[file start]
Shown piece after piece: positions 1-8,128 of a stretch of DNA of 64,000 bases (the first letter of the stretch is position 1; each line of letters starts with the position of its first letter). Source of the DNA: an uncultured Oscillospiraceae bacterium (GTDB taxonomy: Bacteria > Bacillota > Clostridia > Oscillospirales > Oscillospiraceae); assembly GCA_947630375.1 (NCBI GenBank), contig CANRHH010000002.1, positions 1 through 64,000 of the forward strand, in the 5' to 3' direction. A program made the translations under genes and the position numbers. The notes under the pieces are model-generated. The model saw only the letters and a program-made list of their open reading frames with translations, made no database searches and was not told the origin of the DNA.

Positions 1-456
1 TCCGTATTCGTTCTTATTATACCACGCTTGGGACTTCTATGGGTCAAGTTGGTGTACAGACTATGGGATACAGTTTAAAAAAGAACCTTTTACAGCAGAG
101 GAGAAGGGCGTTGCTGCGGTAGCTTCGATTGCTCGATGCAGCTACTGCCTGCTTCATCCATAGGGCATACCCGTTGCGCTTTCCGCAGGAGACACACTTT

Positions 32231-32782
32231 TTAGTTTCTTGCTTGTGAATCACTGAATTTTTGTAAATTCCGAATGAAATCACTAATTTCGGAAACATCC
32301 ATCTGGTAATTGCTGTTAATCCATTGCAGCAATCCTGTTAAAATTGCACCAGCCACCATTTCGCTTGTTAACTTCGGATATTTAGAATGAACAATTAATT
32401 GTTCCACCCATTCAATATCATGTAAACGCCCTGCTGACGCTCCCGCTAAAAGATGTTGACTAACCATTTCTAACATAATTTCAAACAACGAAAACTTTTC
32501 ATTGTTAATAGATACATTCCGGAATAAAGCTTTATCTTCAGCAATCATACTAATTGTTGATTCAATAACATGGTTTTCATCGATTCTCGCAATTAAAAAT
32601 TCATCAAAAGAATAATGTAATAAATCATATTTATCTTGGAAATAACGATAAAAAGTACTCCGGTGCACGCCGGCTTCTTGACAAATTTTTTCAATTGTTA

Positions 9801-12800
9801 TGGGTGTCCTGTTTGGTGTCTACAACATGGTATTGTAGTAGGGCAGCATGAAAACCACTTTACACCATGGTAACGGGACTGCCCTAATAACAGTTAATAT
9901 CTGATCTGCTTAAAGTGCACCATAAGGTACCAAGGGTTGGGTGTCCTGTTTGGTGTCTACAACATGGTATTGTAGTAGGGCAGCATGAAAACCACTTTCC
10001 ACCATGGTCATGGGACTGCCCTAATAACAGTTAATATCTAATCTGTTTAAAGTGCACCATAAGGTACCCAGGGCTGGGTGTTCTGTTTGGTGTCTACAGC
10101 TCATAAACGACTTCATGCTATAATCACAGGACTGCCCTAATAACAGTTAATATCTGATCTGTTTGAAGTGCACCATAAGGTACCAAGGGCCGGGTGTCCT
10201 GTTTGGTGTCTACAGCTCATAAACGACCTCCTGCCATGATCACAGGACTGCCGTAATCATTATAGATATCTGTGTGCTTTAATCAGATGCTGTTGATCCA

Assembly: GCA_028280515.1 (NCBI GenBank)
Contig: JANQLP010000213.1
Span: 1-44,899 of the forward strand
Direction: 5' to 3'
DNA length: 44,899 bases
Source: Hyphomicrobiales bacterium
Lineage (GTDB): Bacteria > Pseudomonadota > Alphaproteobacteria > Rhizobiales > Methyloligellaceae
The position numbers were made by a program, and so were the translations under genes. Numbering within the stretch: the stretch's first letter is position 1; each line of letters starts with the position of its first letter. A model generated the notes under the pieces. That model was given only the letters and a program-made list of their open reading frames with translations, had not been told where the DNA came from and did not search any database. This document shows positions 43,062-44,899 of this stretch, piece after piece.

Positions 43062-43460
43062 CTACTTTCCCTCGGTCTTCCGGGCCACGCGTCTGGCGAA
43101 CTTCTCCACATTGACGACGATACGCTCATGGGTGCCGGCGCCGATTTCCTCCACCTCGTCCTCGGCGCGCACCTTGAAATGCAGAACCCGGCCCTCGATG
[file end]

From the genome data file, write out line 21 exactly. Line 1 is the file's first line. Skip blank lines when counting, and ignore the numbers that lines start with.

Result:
DNA length: 44,899 bases